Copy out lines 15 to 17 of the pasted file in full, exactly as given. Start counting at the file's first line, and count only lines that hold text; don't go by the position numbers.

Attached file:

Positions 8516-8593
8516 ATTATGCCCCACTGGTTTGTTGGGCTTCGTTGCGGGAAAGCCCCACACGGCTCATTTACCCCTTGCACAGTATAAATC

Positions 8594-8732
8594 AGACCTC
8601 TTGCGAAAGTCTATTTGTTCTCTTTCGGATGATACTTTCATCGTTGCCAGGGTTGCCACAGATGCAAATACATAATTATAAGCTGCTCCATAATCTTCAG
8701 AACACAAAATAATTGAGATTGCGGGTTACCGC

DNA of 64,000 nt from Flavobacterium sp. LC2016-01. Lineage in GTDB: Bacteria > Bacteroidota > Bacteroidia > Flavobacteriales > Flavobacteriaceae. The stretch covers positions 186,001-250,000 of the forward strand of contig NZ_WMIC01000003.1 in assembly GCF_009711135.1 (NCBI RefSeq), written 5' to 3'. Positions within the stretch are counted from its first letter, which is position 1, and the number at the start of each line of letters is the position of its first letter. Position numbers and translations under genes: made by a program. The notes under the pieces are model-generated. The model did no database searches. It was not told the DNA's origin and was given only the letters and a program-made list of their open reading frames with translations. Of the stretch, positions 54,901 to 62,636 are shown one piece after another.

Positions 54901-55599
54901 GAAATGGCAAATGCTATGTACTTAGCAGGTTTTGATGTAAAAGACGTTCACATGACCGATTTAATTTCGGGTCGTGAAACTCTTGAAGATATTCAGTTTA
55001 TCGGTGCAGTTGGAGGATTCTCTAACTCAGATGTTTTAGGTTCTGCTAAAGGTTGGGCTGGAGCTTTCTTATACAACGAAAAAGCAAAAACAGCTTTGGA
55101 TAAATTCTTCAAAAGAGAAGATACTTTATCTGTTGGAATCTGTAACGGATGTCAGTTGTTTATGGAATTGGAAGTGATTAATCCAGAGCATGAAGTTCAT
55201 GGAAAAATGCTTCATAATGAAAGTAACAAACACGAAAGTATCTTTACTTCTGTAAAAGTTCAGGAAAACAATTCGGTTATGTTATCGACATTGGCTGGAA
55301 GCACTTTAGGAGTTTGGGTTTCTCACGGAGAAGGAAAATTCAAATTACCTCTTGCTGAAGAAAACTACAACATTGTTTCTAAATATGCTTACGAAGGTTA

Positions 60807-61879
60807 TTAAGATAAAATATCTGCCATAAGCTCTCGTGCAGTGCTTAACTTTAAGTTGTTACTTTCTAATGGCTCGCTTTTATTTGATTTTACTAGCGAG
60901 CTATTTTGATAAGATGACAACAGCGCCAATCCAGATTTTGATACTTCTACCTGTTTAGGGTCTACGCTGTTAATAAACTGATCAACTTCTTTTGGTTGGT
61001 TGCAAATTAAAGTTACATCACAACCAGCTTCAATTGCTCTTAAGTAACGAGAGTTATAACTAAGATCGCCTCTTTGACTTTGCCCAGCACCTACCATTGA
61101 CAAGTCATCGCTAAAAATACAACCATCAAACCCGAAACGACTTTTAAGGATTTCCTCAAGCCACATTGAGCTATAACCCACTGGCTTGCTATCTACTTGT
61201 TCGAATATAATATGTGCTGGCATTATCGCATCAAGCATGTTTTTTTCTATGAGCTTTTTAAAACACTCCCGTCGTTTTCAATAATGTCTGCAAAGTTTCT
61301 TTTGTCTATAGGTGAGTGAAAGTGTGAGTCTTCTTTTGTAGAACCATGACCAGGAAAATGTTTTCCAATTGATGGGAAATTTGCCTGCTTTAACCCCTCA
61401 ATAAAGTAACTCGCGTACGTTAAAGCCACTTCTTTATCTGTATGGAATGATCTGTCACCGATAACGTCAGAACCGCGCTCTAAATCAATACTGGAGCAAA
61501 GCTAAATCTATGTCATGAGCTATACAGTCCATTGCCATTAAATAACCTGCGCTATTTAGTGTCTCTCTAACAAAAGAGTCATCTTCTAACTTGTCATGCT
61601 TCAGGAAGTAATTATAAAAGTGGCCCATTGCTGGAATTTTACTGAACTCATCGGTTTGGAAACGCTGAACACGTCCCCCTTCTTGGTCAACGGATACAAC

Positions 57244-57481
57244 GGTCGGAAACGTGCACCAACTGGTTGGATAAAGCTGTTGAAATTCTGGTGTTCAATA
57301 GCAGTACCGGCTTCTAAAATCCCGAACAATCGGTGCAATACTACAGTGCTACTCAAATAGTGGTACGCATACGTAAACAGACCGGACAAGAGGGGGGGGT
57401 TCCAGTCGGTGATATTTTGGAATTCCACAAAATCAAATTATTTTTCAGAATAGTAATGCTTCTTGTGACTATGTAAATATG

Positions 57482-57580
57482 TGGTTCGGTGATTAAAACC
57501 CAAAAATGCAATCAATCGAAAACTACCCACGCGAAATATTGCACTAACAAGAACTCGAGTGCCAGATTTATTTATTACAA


60807 TTAAGATAAAATATCTGCCATAAGCTCTCGTGCAGTGCTTAACTTTAAGTTGTTACTTTCTAATGGCTCGCTTTTATTTGATTTTACTAGCGAG
60901 CTATTTTGATAAGATGACAACAGCGCCAATCCAGATTTTGATACTTCTACCTGTTTAGGGTCTACGCTGTTAATAAACTGATCAACTTCTTTTGGTTGGT
61001 TGCAAATTAAAGTTACATCACAACCAGCTTCAATTGCTCTTAAGTAACGAGAGTTATAACTAAGATCGCCTCTTTGACTTTGCCCAGCACCTACCATTGA